Much has been written about the design that puts HV on various components on the T-3s RF deck. I too have often wondered why Barker and Williamson chose this design, it seems so temperamental. Failures of the Plate Current meter, band switch, and numerous arcing problems have been attributed to this design. Ott Kazott offers an excellent explanation of why B&W chose this design, as well as a suggested solution. Tim WA1HLR also has a suggestion for this, listed under the WA1HLR Mod.
How and Why
The broadband PI-L output circuit in this rig has a great deal of frequency coverage and adjustment for SWR. A rig with all this going on when fed at the hi-point at these power levels requires a substantial plate choke for RF containment and broadbanding compounds the problem. The choke has to be able to handle that level of power and frequency coverage and not have a serious series resonance problem at the same time.
Anyway, substantial chokes also have mass and ballistics… a bad combination on the back of a radio truck. The R-175 (about 6″ tall) I used in place of what was in there (about 2 3/4″ tall) would break off in the first second the radio was mobile again.
So by feeding it at the low impedance point, a short, stocky, mechanically/electrically strong, with low ballistic profile, all frequency solenoid choke can be used… and that’s why it was done. Very Rugged.
But, at that, it wasn’t all that good an idea anyway. Later T-3 MWO’s have what looks like a small Johnson pi-wound choke hung on in series with the solenoid choke…. and a lot of by-pass capacity as well. They must have been having a hell of a time keeping RF out of the power supply.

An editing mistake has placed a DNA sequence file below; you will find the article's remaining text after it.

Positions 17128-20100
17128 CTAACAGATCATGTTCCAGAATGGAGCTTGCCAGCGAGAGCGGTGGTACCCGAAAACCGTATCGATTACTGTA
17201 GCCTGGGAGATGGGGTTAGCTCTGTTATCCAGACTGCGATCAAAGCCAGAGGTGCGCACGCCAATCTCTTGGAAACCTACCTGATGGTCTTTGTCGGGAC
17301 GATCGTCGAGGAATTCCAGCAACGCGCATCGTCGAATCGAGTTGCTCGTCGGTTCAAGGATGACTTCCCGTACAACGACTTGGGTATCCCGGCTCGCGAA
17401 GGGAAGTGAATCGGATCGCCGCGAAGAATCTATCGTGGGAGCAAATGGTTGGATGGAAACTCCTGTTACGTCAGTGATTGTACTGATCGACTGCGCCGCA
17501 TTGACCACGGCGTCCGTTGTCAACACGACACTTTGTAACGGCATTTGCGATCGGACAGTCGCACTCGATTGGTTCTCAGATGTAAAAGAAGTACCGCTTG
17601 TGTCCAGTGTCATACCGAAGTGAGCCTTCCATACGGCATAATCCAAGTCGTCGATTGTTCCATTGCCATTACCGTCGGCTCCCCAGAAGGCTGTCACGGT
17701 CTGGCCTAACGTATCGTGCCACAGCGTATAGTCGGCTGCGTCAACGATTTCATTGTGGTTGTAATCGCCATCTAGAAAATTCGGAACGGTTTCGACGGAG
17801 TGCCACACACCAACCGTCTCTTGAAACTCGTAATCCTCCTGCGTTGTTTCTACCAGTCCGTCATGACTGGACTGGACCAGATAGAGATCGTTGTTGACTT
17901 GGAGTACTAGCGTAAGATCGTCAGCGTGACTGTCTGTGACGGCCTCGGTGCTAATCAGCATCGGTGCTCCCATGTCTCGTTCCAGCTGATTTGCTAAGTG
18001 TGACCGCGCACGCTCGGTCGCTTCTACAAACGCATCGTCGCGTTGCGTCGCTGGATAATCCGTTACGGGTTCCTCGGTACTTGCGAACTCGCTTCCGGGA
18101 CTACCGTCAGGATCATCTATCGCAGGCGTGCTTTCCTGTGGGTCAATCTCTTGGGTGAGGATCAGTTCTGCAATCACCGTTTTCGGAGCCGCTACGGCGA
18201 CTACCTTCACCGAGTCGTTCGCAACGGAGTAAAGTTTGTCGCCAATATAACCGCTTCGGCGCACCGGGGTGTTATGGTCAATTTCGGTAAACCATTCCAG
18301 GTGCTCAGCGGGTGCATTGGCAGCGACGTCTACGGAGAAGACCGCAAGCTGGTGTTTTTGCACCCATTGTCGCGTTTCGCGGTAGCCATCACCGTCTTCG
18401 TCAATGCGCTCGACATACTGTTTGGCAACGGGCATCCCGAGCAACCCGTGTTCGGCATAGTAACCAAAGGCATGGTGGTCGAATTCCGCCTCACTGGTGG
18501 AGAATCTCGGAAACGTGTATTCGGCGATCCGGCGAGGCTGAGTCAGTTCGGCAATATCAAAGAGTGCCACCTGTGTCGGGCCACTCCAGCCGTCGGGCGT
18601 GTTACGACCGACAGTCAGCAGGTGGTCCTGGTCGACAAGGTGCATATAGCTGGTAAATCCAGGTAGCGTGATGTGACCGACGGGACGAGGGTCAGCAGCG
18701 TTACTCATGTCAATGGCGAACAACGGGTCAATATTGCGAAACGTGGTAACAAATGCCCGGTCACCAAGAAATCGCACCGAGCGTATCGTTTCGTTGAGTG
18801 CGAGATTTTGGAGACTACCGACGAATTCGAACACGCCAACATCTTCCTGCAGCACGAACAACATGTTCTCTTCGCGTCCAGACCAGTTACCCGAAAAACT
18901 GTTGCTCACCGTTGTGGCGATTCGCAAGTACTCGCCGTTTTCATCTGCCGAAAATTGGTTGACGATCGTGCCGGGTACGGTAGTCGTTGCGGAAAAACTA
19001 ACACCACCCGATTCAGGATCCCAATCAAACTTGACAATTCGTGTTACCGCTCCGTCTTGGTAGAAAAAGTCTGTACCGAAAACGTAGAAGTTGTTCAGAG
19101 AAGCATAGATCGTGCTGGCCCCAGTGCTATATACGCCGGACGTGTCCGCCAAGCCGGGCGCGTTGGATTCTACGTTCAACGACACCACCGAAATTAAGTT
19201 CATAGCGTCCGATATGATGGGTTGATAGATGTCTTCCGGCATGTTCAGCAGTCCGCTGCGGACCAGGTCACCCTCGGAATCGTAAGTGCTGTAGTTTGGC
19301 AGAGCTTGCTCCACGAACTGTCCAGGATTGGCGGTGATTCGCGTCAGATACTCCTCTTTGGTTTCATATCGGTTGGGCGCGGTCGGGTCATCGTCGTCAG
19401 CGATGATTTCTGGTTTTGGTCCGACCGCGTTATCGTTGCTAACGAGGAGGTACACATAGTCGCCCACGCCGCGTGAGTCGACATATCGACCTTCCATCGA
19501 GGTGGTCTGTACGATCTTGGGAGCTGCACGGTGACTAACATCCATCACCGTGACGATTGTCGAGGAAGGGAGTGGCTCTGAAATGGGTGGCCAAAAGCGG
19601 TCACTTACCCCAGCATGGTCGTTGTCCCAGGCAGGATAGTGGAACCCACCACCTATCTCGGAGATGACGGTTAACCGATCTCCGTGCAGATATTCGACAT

The other disturbing thing about that setup was that there was HV all over the tank, band switch and associated wiring. With that going on you would have to keep things very clean.
And feeding at the low point also required hefty capacitors with a lot of capacity for the DC blocking function. Had it been fed at the conventional point they would not have been necessary.
The original blocking caps carried full RF tank current and caught fire. At one point mine had 3 in there. Mine had the 3 caps removed during an MWO and a very large cap placed in there instead. The one in there now is rated for 10 amperes current flow. It was left there during my conversion as it wasn’t bothering anything and is a pain to remove.
The B&W solenoid and the Johnson look alike chokes were given to WA2NPL, HV leads were redressed and the old existing bathtub bypass was used as the “new” DC plate blocking cap. Recycling of components is practiced here at OTT HQ .
The other point of apparent ballistic concern was the plate parasitic choke. Unless yours was changed by a civilian, the plate parasitic choke is mounted on the tank coil, not on the tube as shown in the book.
One other problem out there is that the tank coil form is often broken on the end nearest the ant changeover switch. There are two fasteners there are supposed to be somewhat loose. Often they have been “re-torqued” and if you “flex” the RF deck while moving it the form breaks.
I don’t have access to an “F” unit but I heard that in those models, they use Nylon screws with interference fit nuts so they can be set perfectly without danger of over captivating the form. (I found this to be true in both my “E” and “F” models. -KG2IC)